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#188408 - 12/21/08 04:36 AM Dairy Products  
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EchosMom Offline
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Birds are angels who lift us up when our own wings forget how to fly.

"Never doubt that a small group of thoughtful committed citizens can change the world - indeed it is the only thing that ever has!" ~~~ Margaret Meade ~~~

Noelle, A Rehabilitation in Progress
#188449 - 12/22/08 03:42 AM Re: Dairy Products [Re: EchosMom]  
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Interesting, although I would have some questions for her.

Why is she feeding her Gray's mozzarella cheese everyday? For the calcium? There are much much better sources of calcium than dairy products. Kale, sesame seeds, almonds to name a few. Completely nondairy.

Vitamin D? If you don't ahve avian lights and give them lots of betacarotene, then you might want to supplement, but why do it with dairy? They're not more baby cows than we are and handle it less well. Dairy's vitamin D is a supplement too. They add A and D to milk. Why not just use a supplement?

Coming from a family that are all allergic to milk or lactose intolerant, I don't understand why you would feed a substance that a) even humans don't handle so well, and b) can be completely avoided without almost any trouble. Easier to avoid than lots of other allergies. (try avoiding cane & corn sugar!!)


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#188451 - 12/22/08 04:07 AM Re: Dairy Products [Re: spinnyspoo]  
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What I found interesting was that the enzymes in yogurt cancel out the lactose, which I didn't know, and that the two additives that make a dairy product lactose free, are toxic to birds.


Birds are angels who lift us up when our own wings forget how to fly.

"Never doubt that a small group of thoughtful committed citizens can change the world - indeed it is the only thing that ever has!" ~~~ Margaret Meade ~~~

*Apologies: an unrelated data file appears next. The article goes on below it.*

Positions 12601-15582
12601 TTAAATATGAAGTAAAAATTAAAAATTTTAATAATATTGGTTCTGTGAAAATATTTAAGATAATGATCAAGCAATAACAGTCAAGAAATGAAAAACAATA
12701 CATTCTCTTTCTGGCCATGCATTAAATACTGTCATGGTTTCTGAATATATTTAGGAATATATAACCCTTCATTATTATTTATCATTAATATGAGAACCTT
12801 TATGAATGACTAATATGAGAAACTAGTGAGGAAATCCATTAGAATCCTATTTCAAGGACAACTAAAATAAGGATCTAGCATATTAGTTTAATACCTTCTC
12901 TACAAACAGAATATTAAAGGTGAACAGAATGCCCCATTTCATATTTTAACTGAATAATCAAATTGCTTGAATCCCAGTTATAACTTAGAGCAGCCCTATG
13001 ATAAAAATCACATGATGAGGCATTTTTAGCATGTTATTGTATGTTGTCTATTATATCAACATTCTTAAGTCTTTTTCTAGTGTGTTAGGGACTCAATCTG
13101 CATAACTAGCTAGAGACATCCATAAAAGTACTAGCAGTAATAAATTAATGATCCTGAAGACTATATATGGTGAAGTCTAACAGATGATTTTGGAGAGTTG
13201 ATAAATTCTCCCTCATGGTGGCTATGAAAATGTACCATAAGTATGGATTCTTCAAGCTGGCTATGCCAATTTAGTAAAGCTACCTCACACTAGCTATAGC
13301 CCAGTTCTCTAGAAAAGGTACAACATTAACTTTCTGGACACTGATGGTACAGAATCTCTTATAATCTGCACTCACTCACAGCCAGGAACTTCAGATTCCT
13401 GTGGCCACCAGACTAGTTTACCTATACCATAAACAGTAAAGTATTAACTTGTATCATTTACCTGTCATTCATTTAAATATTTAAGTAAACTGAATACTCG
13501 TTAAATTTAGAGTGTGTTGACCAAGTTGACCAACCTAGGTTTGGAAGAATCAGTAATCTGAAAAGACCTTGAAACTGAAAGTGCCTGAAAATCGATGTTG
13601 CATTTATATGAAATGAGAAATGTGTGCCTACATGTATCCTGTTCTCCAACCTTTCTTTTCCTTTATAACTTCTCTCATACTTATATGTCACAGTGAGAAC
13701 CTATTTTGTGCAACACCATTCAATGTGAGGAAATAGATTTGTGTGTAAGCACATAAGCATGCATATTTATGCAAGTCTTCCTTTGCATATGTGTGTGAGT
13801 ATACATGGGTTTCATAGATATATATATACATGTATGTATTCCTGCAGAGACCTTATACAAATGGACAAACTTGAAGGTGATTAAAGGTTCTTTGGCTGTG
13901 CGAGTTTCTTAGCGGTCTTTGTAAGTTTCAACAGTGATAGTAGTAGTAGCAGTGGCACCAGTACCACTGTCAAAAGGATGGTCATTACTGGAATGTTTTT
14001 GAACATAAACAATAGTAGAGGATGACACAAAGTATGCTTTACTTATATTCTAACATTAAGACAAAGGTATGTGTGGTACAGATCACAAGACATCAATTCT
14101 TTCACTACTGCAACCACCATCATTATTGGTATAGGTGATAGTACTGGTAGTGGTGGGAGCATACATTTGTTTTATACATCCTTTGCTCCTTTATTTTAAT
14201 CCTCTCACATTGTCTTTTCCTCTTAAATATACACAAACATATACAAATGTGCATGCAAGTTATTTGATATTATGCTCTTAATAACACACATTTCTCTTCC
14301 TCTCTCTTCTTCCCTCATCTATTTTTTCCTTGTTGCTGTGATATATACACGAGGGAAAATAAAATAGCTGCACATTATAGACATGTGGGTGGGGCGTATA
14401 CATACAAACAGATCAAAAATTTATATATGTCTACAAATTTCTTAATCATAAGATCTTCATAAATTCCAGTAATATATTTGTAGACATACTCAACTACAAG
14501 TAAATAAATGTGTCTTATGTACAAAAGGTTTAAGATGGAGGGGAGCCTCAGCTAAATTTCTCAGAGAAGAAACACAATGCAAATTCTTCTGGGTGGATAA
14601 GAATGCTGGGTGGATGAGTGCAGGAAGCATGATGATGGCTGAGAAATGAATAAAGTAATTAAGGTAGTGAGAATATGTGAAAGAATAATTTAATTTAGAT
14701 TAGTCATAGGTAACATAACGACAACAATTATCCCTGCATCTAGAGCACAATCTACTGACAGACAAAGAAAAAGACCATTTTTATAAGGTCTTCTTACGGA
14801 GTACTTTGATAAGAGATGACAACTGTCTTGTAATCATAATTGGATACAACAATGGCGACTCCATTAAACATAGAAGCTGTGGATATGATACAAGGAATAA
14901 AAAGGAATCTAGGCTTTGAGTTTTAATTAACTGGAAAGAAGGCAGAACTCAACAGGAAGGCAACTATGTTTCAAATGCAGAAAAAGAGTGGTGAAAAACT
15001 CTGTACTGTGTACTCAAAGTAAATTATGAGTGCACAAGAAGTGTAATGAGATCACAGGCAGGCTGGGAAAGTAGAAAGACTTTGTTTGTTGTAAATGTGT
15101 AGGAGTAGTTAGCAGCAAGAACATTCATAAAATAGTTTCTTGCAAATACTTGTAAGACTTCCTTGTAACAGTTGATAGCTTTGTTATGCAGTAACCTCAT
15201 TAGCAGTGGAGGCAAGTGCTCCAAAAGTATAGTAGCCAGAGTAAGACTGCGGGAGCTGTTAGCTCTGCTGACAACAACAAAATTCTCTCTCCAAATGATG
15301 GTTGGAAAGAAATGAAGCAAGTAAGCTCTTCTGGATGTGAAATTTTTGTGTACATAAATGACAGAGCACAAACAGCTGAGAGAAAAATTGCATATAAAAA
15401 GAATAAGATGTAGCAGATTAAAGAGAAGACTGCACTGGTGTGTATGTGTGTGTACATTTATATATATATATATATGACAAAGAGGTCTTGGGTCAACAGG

Noelle, A Rehabilitation in Progress
#188462 - 12/22/08 01:13 PM Re: Dairy Products [Re: EchosMom]  
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That's a good to know about the lactose free products. I wonder how many people out there give their birds lactose free cheese and milk products thinking they are doing no wrong. I've always been really careful about giving Cassie yogurt fearing the lactose. She gets a bite now and then of ours. I also buy her the yogurt dips for birds. I bought Cassie the UVB lights this fall as she was low on calcium when she got her blood work back. She is also now on supplements daily. Last year she was Vit A deficient and now this year calcium. It's so hard to know if they are getting all of the necessary nutrients. Even the vet is surprised with Cassie's blood work because of her varied diet. Makes you wonder about the content of the pellets that are suppose to be nutrianally complete. If your bird eats the pellets along with all of the good veggies, beans,rice, fruits, nuts etc. why would there still be nutrianal deficiencies?
Nancy


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#188465 - 12/22/08 05:05 PM Re: Dairy Products [Re: BE2Cassie]  
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Nancy, I wonder whether the nutritional deficiencies are because the 'nutritionally complete' pellets are not actually species specific. They're sort of a broad brush to feed what are naturally pretty specific eaters.

I know that my cockatoo will have different nutritional requirements than your cockatoo. Mine is australian. They live off of different things than indonesiann ones. Do I know exactly HOW it will be different? Nope, but I'm SURE that his nutrition should be somewhat different than a goffins or u2. Enough so that Australian cockatoos and Indonesian cockatoos tend to like different flavours (sweet vs starchy for eg)